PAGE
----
Frank Mitchell speaks to author Richard O’Rawe via telephone about his new book, Northern Heist.
Frank: Now, I’ve a book in front of me here and this is worth the read because I haven’t read it all but every time I’ve lifted it to read it I’ve been reading page after page of it because it’s very well written and the author is on the line – it’s Richard O’Rawe. Richard, Good Morning!
Richard: How are you, Frank? It’s good to be back on with you, mate.
Frank: It’s a pleasure having you on, Richard. We’d a bit of of head-to-head the last time you were on because I asked you a few questions about your politics. I’m not as interested in your politics this time round but it’s still relevant, it’s still relevant, because the Northern Heist – now it’s about the robbery of, I think you call it, the ‘National Bank’ but this is about, this is about the Northern Bank – isn’t it? This is the story of what happened with a few little twists of your own in there or is this completely a work of fiction?
Well, it’s absolutely a work of fiction, Frank. It’s actually an amalgamation of several big robberies that took place in and around the time of the Northern Bank – that’s part of it – of the process that I incorporated when I was writing it. But we also had a huge robbery down in the docks where over a million pound in cigarettes was taken and we had the wholesalers robbery on the outskirts of Belfast (I forget the name of it) but they got away – it was a million pounds, over a million pounds, taken there so what I did was I thought this, I actually said to myself: There’s a brain behind this here. There’s somebody, one person – in my view it was one person – planning these things, carrying them out and it seemed to me to be the same modus operandi all the time and I assumed, maybe it’s just me, that it was the same person or the same people doing it and I amalgamated them all and I came up with the story of Northern Heist. But you’re quite right, the Northern Bank robbery was one of the things that I certainly looked at I mean, how could I not given the size of it and the enormity of it?
Frank: And your a man who knows about robbing banks because you went to jail for doing the very thing – not the Northern Bank but you robbed a bank back in the day yourself.
Richard: (laughs) That was forty-two years ago, Frank. That was long before tiger kidnappings was even thought of – yes, but you’re quite right. I robbed a northern bank in 1977, as you point out, and I got eight years imprisonment for it – for the IRA.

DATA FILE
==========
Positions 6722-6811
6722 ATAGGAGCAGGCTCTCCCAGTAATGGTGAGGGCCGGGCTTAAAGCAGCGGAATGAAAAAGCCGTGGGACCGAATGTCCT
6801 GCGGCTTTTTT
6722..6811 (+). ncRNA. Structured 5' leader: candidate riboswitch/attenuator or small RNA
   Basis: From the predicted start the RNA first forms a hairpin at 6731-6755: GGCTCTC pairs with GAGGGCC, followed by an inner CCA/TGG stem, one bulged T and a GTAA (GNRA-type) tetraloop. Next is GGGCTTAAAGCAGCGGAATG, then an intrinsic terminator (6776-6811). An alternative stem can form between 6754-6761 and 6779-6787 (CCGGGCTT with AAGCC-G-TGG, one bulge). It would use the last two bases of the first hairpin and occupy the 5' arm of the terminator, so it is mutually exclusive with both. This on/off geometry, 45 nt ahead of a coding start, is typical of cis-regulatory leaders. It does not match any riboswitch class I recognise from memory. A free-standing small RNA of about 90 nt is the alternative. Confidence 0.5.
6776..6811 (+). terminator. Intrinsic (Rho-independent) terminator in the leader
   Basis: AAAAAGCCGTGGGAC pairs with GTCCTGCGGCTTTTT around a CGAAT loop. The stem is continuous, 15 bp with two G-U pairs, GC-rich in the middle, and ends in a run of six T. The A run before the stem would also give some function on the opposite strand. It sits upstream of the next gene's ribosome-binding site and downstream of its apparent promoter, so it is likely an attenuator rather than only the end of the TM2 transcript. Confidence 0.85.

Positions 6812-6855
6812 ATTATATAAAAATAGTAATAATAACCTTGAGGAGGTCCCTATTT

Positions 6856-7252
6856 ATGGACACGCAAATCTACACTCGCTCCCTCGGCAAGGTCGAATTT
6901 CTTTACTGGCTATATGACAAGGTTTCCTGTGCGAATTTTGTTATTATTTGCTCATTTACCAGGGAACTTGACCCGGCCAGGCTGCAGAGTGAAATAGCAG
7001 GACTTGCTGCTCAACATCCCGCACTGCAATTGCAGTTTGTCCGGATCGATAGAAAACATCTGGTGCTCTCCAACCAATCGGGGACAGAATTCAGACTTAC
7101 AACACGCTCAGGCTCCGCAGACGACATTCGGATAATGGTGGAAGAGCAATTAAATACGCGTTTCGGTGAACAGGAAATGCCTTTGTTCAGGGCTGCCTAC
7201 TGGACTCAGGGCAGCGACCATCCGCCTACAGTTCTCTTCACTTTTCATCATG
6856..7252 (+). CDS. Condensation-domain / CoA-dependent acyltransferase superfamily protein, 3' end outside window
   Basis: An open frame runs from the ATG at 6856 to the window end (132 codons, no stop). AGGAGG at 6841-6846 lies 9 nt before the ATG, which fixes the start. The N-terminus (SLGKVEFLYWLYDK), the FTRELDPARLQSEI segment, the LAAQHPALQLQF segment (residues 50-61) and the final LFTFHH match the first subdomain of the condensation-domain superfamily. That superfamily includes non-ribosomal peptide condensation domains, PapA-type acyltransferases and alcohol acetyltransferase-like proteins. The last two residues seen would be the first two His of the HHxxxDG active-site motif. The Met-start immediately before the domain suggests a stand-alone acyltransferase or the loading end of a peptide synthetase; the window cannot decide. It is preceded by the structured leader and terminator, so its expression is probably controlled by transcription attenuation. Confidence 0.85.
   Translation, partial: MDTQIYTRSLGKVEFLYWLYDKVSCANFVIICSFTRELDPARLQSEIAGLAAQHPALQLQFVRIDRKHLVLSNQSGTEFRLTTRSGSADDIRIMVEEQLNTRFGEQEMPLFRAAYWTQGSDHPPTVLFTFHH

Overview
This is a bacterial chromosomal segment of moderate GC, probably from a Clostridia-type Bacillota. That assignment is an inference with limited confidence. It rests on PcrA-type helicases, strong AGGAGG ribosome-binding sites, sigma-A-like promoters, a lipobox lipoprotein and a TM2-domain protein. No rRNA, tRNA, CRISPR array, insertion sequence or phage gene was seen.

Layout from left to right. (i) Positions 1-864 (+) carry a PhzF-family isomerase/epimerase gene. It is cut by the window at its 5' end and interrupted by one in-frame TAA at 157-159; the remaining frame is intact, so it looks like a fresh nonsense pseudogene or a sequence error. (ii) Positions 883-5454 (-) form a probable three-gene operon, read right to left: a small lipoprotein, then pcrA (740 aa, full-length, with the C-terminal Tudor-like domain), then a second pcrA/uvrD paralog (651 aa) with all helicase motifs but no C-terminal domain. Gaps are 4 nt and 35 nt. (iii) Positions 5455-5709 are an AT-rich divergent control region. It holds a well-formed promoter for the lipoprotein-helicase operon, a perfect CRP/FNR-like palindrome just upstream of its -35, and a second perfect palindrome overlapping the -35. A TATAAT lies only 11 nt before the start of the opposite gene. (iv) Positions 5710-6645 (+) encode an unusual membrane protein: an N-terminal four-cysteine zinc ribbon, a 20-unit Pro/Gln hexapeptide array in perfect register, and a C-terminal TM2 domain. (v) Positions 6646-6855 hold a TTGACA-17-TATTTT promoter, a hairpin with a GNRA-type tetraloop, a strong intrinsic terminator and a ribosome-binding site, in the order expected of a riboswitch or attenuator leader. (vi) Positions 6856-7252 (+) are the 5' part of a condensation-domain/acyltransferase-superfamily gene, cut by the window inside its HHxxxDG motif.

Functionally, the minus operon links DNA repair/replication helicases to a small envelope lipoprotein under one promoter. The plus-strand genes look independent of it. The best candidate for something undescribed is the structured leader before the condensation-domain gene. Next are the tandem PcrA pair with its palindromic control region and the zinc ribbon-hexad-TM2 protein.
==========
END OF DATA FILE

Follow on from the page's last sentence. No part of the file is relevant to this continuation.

Frank: And did you do that, did you do that for political reasons or did you do that for personal gain or did you do it for both?
Richard: No, that was an IRA job, Frank. I never knew where Mallusk was – I hadn’t a clue. I was virtually following orders – we’d go in and rob this bank – and that’s what I did. So I mean it had nothing to do with me I was just told to do it and we were caught and that’s the end of it.
Frank: And how much did you regret that? Because you spent eight years in prison, you’ve written about your time in prison, you’ve written about the hunger strikes – you know, we’ve talked about this on the radio about this before- you’ve also written about Gerry Conlon who was a good friend of yours and you’ve written some well, highly respected, books that people have an opinion on in terms of the way they are structured – other people would be critical, of course, but you’ve got a high profile now as a writer so when you go back to the actual robbery of forty-two years ago – do you regret that experience of life?
Richard: I do, Frank, I absolutely do. Because here’s the – I was only married six months and in those days I was quite selfish – right? I had a family, a young daughter and a wife, and I was away from them for the next six years and they virtually had to fend for themselves so I mean I absolutely regret that. It was awful. In the process I met some fantastic people, some fantastic – I met Bobby Sands, I met Darkie Hughes, Tom McElwee, Joe McDonnell, Kieran Doherty – I met a whole plethora of fantastic people but that does not make up for the fact that I was away from my family for six years and I absolutely regret it, of course.